Proactive and Preventive Care


A specific area of reflection from both patients and providers revolved around the impact of RPM on the practice of providing medical care, and the potential shift from reactive to proactive care provision enabled by the technology. Subthemes on this topic include: (1) proactive and preventive monitoring and (2) proactive interventions.

Proactive and Preventive Monitoring

Clinicians discussed a number of potential opportunities that RPM data might facilitate with regard to population health and preventive monitoring of their patients, such as the ability to programmatically identify patients that are struggling to maintain a suggested program of treatment or who are not being adequately served. In this way, they would hope to reduce the likelihood that these patients would end up in the emergency room (clinician #6, male). Similarly, the potential for clinicians to proactively communicate with their patients in response to data generated by RPM-enabled health care was highlighted as a key benefit by multiple providers. One physician pointed to the way that blood pressure data come directly as a message to their EHR in basket, allowing them to respond using the patient portal (clinician #1, female). When a series of readings were considered beyond normal values, clinicians commented they could reach out immediately to the patient and ask them to schedule a visit more promptly than they would have otherwise (clinician #7, male). At the same time, clinicians also drew attention to concerns that patients who do not actively submit their remote health data might receive less proactive attention from clinicians, and potentially be excluded from outreach initiatives that relied on these data to identify patients. For example, if a patient fails to submit remote blood pressure data in a particular week, they will not receive a call from the nurse, as in this workflow they would not be identified in the EHR (clinician #7, male). Clinicians also noted the unintended consequences of the increase in patient-generated messaging around their RPM data: “It can take several hours to go through everything [in the EHR]” (clinician #1, female).

From the patient perspective, a key challenge highlighted during the workshops was the potential negative effect of this proactive communication:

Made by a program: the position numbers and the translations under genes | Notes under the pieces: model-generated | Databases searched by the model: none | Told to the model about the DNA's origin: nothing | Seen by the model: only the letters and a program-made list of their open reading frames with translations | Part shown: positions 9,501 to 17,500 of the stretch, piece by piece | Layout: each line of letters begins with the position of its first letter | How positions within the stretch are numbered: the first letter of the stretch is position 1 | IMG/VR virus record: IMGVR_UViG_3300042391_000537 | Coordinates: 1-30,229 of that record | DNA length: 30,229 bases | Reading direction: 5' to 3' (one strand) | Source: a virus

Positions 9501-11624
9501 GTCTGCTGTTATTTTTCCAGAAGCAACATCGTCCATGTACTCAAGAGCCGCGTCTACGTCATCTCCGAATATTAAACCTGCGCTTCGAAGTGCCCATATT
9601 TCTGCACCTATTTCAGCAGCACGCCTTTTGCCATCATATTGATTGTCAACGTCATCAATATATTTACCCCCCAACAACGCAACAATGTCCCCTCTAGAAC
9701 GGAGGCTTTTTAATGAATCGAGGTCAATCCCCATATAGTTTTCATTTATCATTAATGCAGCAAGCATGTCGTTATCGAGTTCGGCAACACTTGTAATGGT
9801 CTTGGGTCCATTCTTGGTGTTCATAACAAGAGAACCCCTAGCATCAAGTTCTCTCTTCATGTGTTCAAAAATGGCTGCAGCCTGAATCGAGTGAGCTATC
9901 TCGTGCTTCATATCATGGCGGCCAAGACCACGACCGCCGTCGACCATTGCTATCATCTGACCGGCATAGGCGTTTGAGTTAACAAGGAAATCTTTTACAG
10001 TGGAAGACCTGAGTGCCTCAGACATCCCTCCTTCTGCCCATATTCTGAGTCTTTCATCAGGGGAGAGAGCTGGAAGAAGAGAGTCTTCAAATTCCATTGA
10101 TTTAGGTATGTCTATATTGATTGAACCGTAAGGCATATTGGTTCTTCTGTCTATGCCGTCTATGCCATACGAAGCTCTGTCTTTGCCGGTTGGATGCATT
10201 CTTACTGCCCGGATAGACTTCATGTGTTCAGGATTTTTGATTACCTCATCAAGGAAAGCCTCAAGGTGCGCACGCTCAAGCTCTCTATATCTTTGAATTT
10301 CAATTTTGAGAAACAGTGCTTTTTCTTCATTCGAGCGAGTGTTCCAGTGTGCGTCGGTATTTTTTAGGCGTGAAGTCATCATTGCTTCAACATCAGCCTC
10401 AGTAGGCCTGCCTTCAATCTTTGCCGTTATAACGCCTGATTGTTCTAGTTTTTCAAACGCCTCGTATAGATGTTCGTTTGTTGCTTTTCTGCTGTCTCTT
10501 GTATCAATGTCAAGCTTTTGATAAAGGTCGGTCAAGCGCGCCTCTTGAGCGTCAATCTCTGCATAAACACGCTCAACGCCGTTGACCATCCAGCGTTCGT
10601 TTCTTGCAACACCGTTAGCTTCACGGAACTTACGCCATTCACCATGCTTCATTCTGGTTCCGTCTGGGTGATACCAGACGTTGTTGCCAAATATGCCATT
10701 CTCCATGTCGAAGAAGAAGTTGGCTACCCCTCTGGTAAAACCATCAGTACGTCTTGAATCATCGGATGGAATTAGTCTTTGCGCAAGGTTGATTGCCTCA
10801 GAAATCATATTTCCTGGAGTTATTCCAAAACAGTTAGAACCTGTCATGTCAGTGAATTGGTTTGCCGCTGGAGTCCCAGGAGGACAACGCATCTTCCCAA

Maybe somebody doesn’t want the doctor calling them every time there’s a little spike.... They’ll be like, everything’s fine, leave me alone, I’ll call you if there’s a problem. I can kind of see that maybe being a little invasive.
[Speculative design session 2, participant #4, female]

There was broad concern among participants in the patient workshops that an increased reliance on data and technology to monitor progress might lead to a reduction in personal care and remove opportunities for empathetic connections: “My biggest concern with this would be that if doctors are getting all these numbers all the time, it doesn’t dehumanize you” (speculative design session 1, participant #4, male):

You know, once we start adding more machines and more technology, people lose that personal sense of connection and that’s just something I’m not willing to sacrifice.
[Speculative design session 2, participant #3, female]
Proactive Interventions and Support

Building on the opportunities offered by proactive communication, providers also discussed how RPM can support proactive interventions, specifically between scheduled visits:

[Before RPM] if patients were just getting started on medications the [staff] would bring them back next week to review logs.... Now they don’t have to do that, they can still see them in two weeks, and can [review remotely] in between visits.
[Clinician #2, female]

For 1 clinician, RPM promised opportunities to specifically support health behavior education: